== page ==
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[SOLVED] 2.3.2 Show that y=\phi(x)=(1-x^2)^{-1} is a solution of the initial value problem

karush

Well-known member
Jan 31, 2012
2,928
$\tiny{2.3.2}$
$\textsf{Given: }$
$$\displaystyle y'=2xy^2, \quad y(0)=1$$
$\textit{Show that $y=\phi(x)=(1-x^2)^{-1}$ is a solution of the initial value problem}$
\begin{align*}\displaystyle
y'&=2xy^2\\
\frac{dy}{y^2}&=2x \\
y&=\color{red}{\frac{1}{(c_1-x^2)}}
\end{align*}
ok I went into confusion after 2x??
red is W|F
 

MarkFL

Administrator
Staff member
Feb 24, 2012
13,775
Think of the ODE as:

\(\displaystyle y^{-2}\,dy=2x\,dx\)

Now integrate, using the power rule on both sides...what do you get?

Note: When you separated variables and divided through by $y^2$, you eliminated the trivial solution $y\equiv0$. As the initial value is not on that solution, you can ignore it, but we should be aware of any solution we eliminate during the process of solving.
 

karush

Well-known member
Jan 31, 2012
2,928
Think of the ODE as:

\(\displaystyle y^{-2}\,dy=2x\,dx\)

Now integrate, using the power rule on both sides...what do you get?

Note: When you separated variables and divided through by $y^2$, you eliminated the trivial solution $y\equiv0$. As the initial value is not on that solution, you can ignore it, but we should be aware of any solution we eliminate during the process of solving.
$\displaystyle \int \frac{1}{y^2} \, dy =\int 2x \, dx$
$\displaystyle -\frac{1}{y} = x^2 +c$

ok not sure if this is really the power rule but
also why is not c given on both as I noticed on examples

so

$\displaystyle-\frac{1}{x^2 +c}=y=\phi(x)$

why the introduction of $\phi(x)$ ??
 

MarkFL

Administrator
Staff member
Feb 24, 2012
13,775
The power rule is:

\(\displaystyle \int u^r\,du=\frac{u^{r+1}}{r+1}+C\)

It appears you've properly applied it. Are you asking why there is not a constant of integration on both sides after you integrated?
 

karush

Well-known member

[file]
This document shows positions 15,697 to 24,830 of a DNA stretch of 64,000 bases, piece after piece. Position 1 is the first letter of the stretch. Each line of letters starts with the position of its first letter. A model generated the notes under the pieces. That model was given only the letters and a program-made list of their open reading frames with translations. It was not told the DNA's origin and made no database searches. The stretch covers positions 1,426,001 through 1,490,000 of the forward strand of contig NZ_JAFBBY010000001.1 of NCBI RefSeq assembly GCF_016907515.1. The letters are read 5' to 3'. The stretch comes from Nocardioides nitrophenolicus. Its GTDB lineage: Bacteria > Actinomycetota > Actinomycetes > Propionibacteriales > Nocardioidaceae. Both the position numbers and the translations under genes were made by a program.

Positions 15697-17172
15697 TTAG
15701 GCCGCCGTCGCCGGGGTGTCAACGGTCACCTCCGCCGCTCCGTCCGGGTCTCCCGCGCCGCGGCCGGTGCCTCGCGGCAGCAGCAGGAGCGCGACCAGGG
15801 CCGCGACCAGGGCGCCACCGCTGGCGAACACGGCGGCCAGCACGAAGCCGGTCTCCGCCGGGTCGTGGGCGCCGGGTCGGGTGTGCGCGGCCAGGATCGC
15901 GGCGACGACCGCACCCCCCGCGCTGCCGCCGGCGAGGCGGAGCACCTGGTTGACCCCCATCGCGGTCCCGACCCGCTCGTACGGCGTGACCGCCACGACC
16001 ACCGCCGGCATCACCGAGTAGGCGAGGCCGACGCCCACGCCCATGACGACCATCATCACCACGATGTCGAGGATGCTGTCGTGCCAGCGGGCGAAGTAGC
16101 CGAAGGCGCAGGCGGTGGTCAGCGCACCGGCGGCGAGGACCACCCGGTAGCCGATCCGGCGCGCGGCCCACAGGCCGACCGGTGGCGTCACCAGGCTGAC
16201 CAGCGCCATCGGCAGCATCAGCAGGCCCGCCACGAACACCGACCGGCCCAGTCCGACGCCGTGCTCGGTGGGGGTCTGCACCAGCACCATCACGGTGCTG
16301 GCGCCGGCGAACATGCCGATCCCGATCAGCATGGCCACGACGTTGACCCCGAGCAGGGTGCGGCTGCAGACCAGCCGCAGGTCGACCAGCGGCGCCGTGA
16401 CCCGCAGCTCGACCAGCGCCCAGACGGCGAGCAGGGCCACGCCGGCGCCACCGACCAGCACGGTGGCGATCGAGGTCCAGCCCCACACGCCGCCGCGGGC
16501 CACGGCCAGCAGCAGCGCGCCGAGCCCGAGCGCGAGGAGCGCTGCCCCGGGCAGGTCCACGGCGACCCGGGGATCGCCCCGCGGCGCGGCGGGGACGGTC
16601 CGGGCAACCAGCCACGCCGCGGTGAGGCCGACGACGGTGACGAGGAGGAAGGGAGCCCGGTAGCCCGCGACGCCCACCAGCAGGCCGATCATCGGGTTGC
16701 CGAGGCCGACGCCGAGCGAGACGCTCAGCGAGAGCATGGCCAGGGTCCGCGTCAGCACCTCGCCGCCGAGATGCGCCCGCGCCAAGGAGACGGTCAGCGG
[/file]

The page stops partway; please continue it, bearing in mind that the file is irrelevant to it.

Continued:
Jan 31, 2012
2,928
The power rule is:

\(\displaystyle \int u^r\,du=\frac{u^{r+1}}{r+1}+C\)

It appears you've properly applied it. Are you asking why there is not a constant of integration on both sides after you integrated?
Kinda
Some examples seem to do a
Magic disappearing act on the c's
 

MarkFL

Administrator
Staff member
Feb 24, 2012
13,775
Kinda
Some examples seem to do a
Magic disappearing act on the c's
There's really only the need to put a constant on 1 side...consider:

\(\displaystyle f(y)\,dy=g(x)\,dx\)

Now, let's integrate, and put a constant on both sides:

\(\displaystyle F(y)+c_1=G(x)+c_2\)

Subtract $c_1$ from both sides:

\(\displaystyle F(y)=G(x)+c_2-c_1\)

Define:

\(\displaystyle C=c_2-c_1\)

\(\displaystyle F(y)=G(x)+C\)

You can think of both constants being contained in the one, which is generally put on the RHS.

Does that make sense?
 

Country Boy

Well-known member
MHB Math Helper
Jan 30, 2018
756
$\tiny{2.3.2}$
$\textsf{Given: }$
$$\displaystyle y'=2xy^2, \quad y(0)=1$$
$\textit{Show that $y=\phi(x)=(1-x^2)^{-1}$ is a solution of the initial value problem}
The problem, as stated, does NOT ask you to solve the equation, just to show that the given function is a solution.

With $y= (1- x^2)^{-1}$, $y'= (-1)(1- x^2)^{-2}(-2x)$
Since $y= (1- x^2)^{-1}$, $(1- x^2)^{-2}= [(1- x^2)^{-1}]^2= y^2$
so $y'= 2xy^2$ and we are done!

$
\begin{align*}\displaystyle
y'&=2xy^2\\
\frac{dy}{y^2}&=2x \\
y&=\color{red}{\frac{1}{(c_1-x^2)}}
\end{align*}
ok I went into confusion after 2x??
red is W|F
 
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